of her drink. “I’m sure once you explain, it’ll be a laugh, and then we can
move on with our lives. Besides, we’ve been long overdue for a night out. We
need to make a good impression on our future in-laws.” She dropped a wink, and
my embarrassed “Mom!” was drowned out by my parents’ laughter.

               **

               We met
with Dalton and his parents in a fancy restaurant on the outside of town. We
were all dressed nicely: I wore my finest suit, though it was too small and
parts of my wrists showed; Mom had donned a silk gray sheath dress and a little
tiny bag to match, with heels and my dad wore the tux he’d worn to his own
wedding to my mother, fifteen years before.

               But no
matter how nice we looked, my heart wouldn’t stop pounding, and sweat formed on
the back of my neck, my forehead, the small of my back. The restaurant wasn’t
even warm, but I couldn’t stay still. I had to get out of this, or I was going
to be married to a wyvern.

**

(WP) Hellfire and The Orchid Mantis

(WP) Hellfire and The Orchid Mantis

               She’d
felt she’d earned her retirement, the former supervillain thought to herself as
she put the kettle on to boil. And she was glad; being one of the world’s most
evil supervillains was not easy. That was part of the reason that she’d risen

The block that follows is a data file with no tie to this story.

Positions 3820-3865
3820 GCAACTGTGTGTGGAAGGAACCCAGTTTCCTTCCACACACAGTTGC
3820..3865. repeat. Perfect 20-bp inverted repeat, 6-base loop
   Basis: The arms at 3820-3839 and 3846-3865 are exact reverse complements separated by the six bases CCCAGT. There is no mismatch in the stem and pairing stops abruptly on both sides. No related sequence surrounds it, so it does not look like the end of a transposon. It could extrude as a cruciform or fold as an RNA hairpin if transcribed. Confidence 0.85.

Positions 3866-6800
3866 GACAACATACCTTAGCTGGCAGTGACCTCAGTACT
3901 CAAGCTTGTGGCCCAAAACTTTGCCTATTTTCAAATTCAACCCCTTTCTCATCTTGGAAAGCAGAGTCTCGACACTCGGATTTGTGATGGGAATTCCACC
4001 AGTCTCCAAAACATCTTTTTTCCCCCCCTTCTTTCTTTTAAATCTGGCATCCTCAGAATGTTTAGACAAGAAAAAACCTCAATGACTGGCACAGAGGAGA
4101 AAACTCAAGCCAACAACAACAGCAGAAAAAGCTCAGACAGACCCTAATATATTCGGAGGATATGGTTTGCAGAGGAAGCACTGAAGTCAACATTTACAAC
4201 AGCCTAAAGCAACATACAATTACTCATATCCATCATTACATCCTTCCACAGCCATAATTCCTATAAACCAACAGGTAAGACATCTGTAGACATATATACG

to the challenge; being good, heroic, just seemed so boring. Anyone could be the friendly hero, the schmuck next door
who averted everyday crises. Yes, it took someone with true fortitude to be
wicked.

               But
thankfully, that was all behind her now. She’d married, had children, had gone
on to be a productive member of society after her stint in prison. From her
place in the kitchen, she heard the television, currently on one of the
national news channels. She could faintly hear a female news anchor, reporting
on how a gang of villains were currently holding the patrons of a bank hostage
until it would fork over a million dollars in cash.

               She
smiled faintly, but she could admit to herself that she didn’t miss that life.

               Ava
suddenly found herself uneasy, as if she were being watched.

               When
the kettle screamed, she jumped, and swore quietly.

               What
was the matter with her? Pouring herself a cup of hot, steaming tea, Earl Gray,
she took the mug and walked back into the living room. Thanks to her powers,
she didn’t have to wait for it to cool. She made herself comfortable in the
armchair in front of the fireplace, turning off the TV.